The Alcoholic Beverage That'll Keep Bugs Away While Camping

Drinking a cold one — whether that be a wheat beer, wine seltzer, or whiskey on the rocks — just hits different when out in the wilderness. Whether you're relaxing on your own in your tent, gazing at a beautiful sunset, or exchanging stories by the campfire with your friends or family, (responsibly) sipping on a drink can really complete the moment.

But alcohol isn't only for drinking when you're out camping. Unexpectedly, it can come in handy for a variety of different things, even as an insect repellent! In particular, whiskey can be used to keep away the itchy, creepy-crawly biters known to wreak havoc on a cookout with a bunch of tasty food (and people).

While we wouldn't necessarily recommend you bring a flask of whiskey as your main type of insect repellent, it can definitely do the job in a pinch. Especially if you find yourself inundated with mosquitoes and midges and you've forgotten bug spray at home. The only downside? You'll have less whiskey to drink...

How to use whiskey as an insect repellent

There's a fine line to using whiskey as a topical insect repellent that goes from, "Hmm, that smells nice," to "I smell like a college town bar on Thirsty Thursday." You also need to consider your skin's particular sensitivity, as it can sometimes be irritating if too much whiskey is applied. For some people, though, anything is better than getting bit by bloodthirsty insects. To each their own!

Use a small amount of whiskey to start. Try a teaspoon mixed with a cup of water in a spray bottle, and dilute it further if it smells too strong. You don't need much to keep the bugs away. Their sense of smell is much better than ours, and it only takes a little to throw them off. If you don't have a spray bottle, poke two to three tiny holes in the top of a water bottle, and apply the concoction that way. This might spill everywhere, but it gets the job done.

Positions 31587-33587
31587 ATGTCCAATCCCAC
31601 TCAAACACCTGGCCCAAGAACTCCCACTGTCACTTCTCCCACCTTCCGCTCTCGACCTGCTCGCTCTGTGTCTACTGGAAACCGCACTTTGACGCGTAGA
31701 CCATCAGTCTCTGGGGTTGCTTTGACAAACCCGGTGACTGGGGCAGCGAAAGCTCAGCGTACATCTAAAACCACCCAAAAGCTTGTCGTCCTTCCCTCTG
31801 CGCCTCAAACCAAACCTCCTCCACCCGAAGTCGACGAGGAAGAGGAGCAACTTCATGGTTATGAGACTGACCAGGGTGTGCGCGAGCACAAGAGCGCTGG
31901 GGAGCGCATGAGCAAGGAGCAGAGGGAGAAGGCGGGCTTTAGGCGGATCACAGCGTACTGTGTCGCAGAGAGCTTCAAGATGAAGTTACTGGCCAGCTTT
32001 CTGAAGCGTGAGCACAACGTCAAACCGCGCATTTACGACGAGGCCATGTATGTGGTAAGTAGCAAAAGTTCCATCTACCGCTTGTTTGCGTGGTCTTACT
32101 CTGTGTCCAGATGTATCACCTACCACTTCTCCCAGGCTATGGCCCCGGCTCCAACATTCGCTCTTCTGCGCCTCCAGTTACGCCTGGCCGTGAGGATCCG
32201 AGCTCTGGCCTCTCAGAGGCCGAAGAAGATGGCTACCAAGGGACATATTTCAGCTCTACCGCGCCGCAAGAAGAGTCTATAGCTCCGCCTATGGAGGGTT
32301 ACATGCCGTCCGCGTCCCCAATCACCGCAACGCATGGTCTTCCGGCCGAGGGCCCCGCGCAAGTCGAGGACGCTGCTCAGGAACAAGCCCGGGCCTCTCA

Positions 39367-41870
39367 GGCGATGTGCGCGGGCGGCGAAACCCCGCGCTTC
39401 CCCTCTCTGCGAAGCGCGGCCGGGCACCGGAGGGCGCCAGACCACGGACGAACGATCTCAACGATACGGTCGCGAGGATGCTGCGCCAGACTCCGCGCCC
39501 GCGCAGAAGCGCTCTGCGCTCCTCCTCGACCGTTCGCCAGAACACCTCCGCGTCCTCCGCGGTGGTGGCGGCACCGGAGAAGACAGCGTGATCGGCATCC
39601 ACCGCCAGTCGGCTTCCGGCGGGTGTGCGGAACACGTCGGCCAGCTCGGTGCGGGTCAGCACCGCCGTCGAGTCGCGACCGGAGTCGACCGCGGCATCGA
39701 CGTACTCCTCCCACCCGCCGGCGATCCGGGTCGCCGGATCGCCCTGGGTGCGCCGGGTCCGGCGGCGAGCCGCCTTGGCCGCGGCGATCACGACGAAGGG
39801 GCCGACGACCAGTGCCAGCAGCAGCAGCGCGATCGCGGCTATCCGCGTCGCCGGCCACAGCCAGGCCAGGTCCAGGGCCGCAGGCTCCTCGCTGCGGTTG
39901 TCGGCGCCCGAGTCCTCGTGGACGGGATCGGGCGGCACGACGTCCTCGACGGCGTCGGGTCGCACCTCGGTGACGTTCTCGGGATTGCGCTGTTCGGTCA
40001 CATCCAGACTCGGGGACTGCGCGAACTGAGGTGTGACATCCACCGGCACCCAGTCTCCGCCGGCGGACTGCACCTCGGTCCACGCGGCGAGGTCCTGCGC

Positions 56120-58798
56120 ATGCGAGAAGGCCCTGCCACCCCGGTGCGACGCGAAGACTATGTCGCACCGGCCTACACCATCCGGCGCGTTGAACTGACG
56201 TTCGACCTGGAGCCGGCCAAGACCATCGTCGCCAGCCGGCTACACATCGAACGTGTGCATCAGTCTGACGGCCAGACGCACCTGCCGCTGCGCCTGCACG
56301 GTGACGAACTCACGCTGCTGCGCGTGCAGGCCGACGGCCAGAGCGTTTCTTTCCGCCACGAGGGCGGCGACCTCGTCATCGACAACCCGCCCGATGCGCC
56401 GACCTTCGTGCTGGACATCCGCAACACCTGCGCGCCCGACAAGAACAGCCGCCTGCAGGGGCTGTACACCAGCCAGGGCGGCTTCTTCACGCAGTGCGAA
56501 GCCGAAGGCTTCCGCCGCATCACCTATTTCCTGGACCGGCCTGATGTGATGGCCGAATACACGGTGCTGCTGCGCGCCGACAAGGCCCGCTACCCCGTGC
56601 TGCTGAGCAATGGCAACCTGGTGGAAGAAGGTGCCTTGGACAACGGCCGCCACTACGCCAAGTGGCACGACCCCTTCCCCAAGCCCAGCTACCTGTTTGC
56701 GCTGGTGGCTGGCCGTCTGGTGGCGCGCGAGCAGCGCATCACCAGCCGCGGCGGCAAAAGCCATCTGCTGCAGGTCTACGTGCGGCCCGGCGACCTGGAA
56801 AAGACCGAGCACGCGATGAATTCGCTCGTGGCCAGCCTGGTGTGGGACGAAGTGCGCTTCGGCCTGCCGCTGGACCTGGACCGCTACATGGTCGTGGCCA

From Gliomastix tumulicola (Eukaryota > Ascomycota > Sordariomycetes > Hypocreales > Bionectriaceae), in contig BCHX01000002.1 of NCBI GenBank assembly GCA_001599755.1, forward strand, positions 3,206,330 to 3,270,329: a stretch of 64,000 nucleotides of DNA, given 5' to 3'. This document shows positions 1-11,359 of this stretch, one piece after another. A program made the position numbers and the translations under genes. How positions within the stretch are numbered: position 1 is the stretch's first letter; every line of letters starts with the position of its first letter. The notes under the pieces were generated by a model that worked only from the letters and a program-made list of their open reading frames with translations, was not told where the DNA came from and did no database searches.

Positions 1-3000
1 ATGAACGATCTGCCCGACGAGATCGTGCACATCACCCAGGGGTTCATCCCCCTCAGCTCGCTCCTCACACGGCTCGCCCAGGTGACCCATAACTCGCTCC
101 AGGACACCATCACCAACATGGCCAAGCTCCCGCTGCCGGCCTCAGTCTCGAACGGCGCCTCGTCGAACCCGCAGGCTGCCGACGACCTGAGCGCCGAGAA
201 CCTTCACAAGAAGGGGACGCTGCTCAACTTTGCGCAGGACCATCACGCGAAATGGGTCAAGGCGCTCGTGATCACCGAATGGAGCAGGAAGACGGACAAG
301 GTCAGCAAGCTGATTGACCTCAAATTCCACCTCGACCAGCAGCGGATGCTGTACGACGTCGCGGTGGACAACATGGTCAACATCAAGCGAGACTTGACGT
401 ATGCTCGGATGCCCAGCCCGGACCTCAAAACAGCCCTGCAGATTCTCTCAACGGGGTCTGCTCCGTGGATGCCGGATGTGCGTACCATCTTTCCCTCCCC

Additionally, while you probably won't have a shelf of whiskeys to choose from, aim for one with no added sugars, as this can have the opposite effect and actually attract bugs. For example, while you might have Fireball lying around for late night shots, it has 11 grams of added sugar per serving. On the other hand, most of the popular whiskeys, like Jack Daniel's or Maker's Mark, have no added sugars.

Other handy uses for whiskey when camping

While you probably expected to use your whiskey for drinking, it can come in handy if you forgot a few essentials for your trip. (An important tip: Don't drink while packing!). If you remembered your whiskey at least, you might just be in luck. Again, we want to emphasize that whiskey should definitely not be the first choice for any of the following tasks, but it is a good standby if you have nothing else at your disposal.

If your campground is wet and you can't find any dry wood to start a fire, then you can use a little bit of whiskey as an accelerant to light kindling and keep the flames going. Just be careful not to singe off your eyebrows.

Forgot your first-aid kit at home and got a cold? A hot toddy (whiskey, honey, and lemon) can be a great way to soothe your throat, promote decongestion, and lull you to sleep. Normally, alcohol is the last thing you want to consume when sick, but in some cases, it can help if you have few other options. If you got a nasty cut or a scrape, you can pour a little whiskey on the wound to disinfect it. This isn't recommended as it can also harm healthy tissue and slow healing, but it will keep it from getting infected so long as you have a clean bandage to cover it.